Edmonton

Candidates spar over immigration, jobs and pipelines at Alberta@Noon election forum

Heated exchanges ensued after questions about Alberta's oil industry, immigration, and jobs at a local federal candidates forum in Edmonton.

Liberal, NDP hopefuls forced to defend their parties' support for Alberta oil and gas

Edmonton federal election hopefuls James Cumming, Heather McPherson and Tyler Beauchamp listen as fellow candidate Randy Boissonnault speaks at the Alberta@Noon town hall on Thursday. (Geneviève Tardif/Radio-Canada)

Local candidates from the five main parties made their pitches for the support of Albertans at a federal election forum in Edmonton on Thursday.  

More than 200 people filled the audience at CBC Edmonton's Centre Stage in Edmonton City Centre for the hour-long debate hosted by Judy Aldous on CBC Radio's Alberta@Noon.  

The candidates included Edmonton Centre candidates James Cumming (Conservative Party of Canada) and Randy Boissonnault (Liberal); Edmonton Strathcona candidates Heather McPherson (New Democratic Party) and Michael Kalmanovitch (Green Party); and Tyler Beauchamp (People's Party of Canada) who is running in Sturgeon River-Parkland. 

Oil and gas anxiety

Early into the forum, heated exchanges ensued after a Conservative supporter's question accused the other parties of aiming to destroy Alberta's oil industry.

"We care about Alberta, we care about Alberta oil," said Boissonnault, defending the Trudeau government's record on supporting the oil and gas industry.

"I can tell you there's 4.5 billion reasons why our government cares about Alberta and Alberta oil, and that's what we invested to get the Trans Mountain pipeline built," said Boissonnault.

"There will be 4,200 people working on the line by December, 10,000 by next summer. And we have spent four years cleaning up the mess left with us by the Conservatives when nothing was built to tidewater."

Despite federal NDP Leader Jagmeet Singh's opposition to the Trans Mountain pipeline, McPherson said she would support getting energy projects built while meeting all necessary consultation processes. 

Xavier Cantrill, one of more than 80 Grade 6 students who attended the debate from Edmonton's Victoria School of the Arts, is years too young to vote on Oct. 21. But he's interested, and learning about the election campaign in school.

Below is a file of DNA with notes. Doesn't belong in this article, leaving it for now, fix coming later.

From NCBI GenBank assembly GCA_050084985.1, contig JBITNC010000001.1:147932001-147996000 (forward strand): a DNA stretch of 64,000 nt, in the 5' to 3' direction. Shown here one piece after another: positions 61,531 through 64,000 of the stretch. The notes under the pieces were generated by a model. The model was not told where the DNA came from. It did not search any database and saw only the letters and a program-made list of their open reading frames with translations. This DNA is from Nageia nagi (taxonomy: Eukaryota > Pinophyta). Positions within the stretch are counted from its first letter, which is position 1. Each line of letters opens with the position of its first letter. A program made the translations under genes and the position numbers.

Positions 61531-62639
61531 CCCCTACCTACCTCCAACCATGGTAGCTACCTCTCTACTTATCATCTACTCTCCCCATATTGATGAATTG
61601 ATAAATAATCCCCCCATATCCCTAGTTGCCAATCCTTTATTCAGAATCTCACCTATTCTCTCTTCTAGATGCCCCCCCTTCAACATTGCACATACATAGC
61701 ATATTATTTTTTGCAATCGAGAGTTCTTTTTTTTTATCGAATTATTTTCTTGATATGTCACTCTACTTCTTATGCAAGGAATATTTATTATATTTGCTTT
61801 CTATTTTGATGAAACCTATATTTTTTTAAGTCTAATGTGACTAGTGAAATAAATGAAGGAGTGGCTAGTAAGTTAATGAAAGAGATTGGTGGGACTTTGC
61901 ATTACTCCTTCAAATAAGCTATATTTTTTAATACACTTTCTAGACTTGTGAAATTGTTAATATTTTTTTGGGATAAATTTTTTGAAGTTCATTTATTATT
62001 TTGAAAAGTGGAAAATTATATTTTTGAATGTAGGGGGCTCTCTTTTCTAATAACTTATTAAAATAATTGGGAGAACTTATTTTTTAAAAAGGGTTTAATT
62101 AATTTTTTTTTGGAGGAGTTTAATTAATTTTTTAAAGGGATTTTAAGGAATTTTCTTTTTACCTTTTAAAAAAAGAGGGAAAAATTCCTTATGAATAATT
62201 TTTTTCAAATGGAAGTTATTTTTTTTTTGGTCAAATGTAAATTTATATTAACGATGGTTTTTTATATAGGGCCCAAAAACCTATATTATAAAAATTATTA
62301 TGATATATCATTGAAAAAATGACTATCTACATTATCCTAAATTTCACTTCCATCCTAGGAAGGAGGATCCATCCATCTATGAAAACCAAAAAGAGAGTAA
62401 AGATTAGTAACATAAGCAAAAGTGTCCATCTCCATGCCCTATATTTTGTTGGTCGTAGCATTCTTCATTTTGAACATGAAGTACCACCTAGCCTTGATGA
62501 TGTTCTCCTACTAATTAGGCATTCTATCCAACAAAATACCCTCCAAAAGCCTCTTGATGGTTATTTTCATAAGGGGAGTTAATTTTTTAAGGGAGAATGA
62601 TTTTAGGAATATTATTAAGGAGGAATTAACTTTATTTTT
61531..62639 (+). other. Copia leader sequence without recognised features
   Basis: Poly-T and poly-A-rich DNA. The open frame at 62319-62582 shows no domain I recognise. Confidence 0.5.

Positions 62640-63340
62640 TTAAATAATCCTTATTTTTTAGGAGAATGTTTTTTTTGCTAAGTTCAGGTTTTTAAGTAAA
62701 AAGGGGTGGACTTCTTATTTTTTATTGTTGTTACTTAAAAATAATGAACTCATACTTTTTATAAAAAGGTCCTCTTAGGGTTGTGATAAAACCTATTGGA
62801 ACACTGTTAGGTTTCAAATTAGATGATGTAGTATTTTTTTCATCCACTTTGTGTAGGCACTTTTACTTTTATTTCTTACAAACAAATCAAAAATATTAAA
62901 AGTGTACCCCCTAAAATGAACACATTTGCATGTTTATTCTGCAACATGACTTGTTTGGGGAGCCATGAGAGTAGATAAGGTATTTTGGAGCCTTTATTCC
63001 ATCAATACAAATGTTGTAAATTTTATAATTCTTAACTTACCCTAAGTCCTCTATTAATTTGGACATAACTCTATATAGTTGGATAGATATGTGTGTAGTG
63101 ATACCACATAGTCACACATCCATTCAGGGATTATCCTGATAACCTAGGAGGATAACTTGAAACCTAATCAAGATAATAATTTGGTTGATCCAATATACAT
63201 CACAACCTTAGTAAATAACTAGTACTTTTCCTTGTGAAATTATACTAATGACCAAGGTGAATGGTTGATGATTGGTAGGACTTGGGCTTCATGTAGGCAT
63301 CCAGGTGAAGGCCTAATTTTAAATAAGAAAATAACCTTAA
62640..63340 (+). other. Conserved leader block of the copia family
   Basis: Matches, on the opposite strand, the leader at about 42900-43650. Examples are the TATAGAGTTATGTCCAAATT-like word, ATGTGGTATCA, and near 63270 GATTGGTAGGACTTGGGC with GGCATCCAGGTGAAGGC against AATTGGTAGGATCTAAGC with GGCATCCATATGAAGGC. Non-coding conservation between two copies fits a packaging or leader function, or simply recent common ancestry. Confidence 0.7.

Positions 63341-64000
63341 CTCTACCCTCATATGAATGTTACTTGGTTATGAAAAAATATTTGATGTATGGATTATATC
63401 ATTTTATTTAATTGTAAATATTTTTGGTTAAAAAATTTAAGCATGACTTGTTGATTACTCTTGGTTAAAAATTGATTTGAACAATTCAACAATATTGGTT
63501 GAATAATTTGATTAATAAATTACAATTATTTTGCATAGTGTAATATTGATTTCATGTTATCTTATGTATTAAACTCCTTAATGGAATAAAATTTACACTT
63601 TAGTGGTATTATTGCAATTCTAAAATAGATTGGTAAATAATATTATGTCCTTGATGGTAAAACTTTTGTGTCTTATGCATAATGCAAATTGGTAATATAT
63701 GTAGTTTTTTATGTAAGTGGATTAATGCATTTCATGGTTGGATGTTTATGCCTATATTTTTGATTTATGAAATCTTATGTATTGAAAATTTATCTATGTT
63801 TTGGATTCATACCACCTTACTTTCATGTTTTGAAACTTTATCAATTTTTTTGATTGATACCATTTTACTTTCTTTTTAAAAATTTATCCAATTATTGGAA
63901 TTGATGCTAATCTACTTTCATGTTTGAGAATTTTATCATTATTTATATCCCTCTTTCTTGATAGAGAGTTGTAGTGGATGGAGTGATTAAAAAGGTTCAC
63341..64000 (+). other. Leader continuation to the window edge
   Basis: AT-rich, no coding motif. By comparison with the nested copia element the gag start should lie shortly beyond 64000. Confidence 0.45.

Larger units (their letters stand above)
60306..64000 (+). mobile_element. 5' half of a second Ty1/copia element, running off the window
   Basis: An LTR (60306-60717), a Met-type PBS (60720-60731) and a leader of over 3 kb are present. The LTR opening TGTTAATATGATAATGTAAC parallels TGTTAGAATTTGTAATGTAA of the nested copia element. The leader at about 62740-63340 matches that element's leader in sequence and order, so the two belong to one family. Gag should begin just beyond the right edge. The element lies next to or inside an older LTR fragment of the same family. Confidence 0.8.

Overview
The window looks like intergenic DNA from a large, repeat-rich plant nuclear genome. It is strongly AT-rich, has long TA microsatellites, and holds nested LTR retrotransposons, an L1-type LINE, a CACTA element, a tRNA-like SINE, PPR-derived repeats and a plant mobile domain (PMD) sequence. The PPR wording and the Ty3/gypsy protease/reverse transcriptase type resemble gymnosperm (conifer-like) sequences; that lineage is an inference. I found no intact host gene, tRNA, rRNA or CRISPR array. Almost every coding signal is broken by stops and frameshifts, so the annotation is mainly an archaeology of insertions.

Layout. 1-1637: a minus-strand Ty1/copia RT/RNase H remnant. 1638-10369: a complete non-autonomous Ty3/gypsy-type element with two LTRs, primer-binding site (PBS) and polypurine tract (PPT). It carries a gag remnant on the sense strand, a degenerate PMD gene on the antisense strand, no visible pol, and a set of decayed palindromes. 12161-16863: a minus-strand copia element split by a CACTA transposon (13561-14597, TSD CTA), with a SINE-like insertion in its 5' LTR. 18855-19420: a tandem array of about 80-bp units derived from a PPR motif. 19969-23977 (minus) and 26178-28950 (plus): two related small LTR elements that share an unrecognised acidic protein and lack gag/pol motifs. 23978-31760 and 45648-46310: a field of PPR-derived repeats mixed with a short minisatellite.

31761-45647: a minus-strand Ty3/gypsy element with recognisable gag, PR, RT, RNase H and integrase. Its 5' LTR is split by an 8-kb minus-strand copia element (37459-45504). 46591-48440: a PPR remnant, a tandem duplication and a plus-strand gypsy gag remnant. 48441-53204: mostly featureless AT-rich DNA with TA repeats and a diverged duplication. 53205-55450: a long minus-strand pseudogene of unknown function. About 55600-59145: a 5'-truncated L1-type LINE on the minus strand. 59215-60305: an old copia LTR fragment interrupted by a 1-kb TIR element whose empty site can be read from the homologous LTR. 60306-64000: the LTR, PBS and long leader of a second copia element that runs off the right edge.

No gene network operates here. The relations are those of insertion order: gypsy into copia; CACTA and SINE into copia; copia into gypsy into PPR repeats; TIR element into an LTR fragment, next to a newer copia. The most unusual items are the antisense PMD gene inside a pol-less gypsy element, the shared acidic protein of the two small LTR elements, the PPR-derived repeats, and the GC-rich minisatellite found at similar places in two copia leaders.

He said he came into the event supporting McPherson and the NDP, but was impressed by the Green party candidate's hardline stance against pipelines.

"Tomorrow you won't lose your job, the fossil fuel industry is not going to die tomorrow, or if we were elected as a majority," Kalmanovitch said. "But the reality is that this is coming. Energy is evolving and we will not be needing fossil fuels in the future."

'Dog-whistle politics'

Posing a question to candidates, an intern architect struggling to find the two years of work required to get his architectural licence said the problem lies with Immigration Canada bringing in more experienced architects who are taking up entry-level jobs and displacing Canadian-born graduates.

"We don't want unfair competition from newcomers in Canada,"  Beauchamp said, outlining the People Party's plan to reduce immigration to 150,000 people per year, based on skills shortages.

"We don't want to see a whole bunch of new people come to Canada to fill jobs that Canadians can do."

McPherson and Boissonnault responded that Canada is stronger for its immigration record.

"I cannot sit here and have any party use dog-whistle politics to divide Canadians and say that something is wrong with having the population of Nova Scotia come into our country every year," Boissonnault said. "This country has been built on immigration and it will continue to be."

About the Author

Thandiwe Konguavi is an award-winning journalist, born in Zimbabwe. She is an associate producer and reporter at CBC Edmonton. Reach her at thandiwe.konguavi@cbc.ca or on Twitter @TandiwayK (https://twitter.com/TandiwayK).

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